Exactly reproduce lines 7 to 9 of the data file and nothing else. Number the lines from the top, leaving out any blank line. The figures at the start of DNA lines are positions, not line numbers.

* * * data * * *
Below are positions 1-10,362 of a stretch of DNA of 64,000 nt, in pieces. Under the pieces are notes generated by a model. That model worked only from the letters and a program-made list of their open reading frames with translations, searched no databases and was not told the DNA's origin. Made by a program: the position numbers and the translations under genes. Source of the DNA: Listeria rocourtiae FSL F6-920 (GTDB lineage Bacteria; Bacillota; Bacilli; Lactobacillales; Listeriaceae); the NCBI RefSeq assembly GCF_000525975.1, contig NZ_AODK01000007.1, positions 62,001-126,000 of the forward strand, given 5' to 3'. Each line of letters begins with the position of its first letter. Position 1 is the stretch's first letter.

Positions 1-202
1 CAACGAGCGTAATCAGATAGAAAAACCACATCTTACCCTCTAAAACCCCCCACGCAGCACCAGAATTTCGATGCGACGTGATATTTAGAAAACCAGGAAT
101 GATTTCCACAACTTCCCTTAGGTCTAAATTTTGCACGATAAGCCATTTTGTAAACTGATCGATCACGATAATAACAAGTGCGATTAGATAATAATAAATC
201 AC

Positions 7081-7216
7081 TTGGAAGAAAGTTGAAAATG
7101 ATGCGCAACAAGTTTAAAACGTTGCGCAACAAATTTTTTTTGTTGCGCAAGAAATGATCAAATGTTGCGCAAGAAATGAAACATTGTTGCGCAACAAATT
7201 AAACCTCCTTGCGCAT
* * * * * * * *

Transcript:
7081 TTGGAAGAAAGTTGAAAATG
7101 ATGCGCAACAAGTTTAAAACGTTGCGCAACAAATTTTTTTTGTTGCGCAAGAAATGATCAAATGTTGCGCAAGAAATGAAACATTGTTGCGCAACAAATT
7201 AAACCTCCTTGCGCAT